The Noble Fir (Abies procera) is also called red fir and Christmastree. It is a western North American fir, native to the Cascade Range and Coast Range mountains of the far ends of northwest California and western Oregon and Washington states in the United States.
In the wild, this tree is a tall, beautifully symmetrical tree that reaches to over 200 feet in height. It has smooth bark with resin blisters when young that changes to brownish-gray plates with age.
The needles of this tree are roughly 4-sided (similar to spruce) over 1 inch long, bluish-green but look like silver because of 2 white rows of stomata on the underside and 1-2 rows on the upper surface. The needles are generally twisted upward so that the lower surface of branches are exposed. Known for its beauty, the noble fir has a long keep ability, and its stiff branches make it a good tree for heavy ornaments.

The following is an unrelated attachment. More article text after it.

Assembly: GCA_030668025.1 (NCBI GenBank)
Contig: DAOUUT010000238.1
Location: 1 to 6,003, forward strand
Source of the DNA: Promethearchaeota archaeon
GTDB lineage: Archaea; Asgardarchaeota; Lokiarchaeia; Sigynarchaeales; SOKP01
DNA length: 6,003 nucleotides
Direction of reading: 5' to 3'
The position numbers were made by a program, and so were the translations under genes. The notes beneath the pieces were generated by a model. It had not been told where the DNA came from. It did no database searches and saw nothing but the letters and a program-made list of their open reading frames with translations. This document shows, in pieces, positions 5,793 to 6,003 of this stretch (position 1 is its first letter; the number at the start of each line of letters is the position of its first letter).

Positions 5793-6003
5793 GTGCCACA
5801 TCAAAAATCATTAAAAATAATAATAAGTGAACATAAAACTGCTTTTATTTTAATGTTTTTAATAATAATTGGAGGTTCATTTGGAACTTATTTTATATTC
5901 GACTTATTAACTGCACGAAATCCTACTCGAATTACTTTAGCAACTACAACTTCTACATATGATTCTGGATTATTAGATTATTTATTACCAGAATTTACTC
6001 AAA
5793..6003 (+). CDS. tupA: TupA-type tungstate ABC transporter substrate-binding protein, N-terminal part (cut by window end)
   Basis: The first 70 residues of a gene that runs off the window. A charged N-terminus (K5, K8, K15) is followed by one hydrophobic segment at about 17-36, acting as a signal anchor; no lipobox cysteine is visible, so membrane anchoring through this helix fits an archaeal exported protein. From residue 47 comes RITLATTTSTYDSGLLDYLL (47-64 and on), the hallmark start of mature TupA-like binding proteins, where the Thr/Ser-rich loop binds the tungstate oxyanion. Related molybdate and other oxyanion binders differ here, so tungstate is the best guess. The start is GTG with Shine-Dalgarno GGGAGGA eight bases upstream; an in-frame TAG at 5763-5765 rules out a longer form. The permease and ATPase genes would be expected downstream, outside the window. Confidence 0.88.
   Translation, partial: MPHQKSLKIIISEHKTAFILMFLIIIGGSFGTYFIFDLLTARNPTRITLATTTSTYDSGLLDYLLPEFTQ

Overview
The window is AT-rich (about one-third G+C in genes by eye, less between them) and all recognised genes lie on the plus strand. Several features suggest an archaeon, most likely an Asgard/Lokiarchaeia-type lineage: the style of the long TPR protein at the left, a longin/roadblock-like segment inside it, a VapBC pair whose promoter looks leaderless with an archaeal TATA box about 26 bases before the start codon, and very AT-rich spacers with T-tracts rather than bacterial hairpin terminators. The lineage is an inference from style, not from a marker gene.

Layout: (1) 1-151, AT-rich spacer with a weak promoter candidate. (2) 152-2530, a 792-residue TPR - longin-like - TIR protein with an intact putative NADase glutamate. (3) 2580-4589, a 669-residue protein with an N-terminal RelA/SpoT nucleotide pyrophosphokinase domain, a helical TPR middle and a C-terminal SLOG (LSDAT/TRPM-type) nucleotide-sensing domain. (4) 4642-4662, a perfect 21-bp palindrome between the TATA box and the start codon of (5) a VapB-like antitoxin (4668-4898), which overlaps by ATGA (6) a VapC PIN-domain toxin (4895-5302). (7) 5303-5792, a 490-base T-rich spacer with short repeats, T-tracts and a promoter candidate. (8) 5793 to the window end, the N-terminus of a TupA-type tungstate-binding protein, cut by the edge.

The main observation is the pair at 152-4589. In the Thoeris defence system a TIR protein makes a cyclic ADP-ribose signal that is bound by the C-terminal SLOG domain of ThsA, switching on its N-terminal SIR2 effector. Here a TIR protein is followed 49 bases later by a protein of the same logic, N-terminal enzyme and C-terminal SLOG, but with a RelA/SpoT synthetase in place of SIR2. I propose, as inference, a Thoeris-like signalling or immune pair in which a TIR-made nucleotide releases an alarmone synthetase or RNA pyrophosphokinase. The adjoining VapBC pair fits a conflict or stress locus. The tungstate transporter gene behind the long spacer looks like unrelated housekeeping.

The original Latin name Abies nobilis had to be changed when it was discovered another tree already had been given this name. However, the common name has persisted because of the magnificent proportions of the tree and the large, heavy cones.
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Sizes and Prise range
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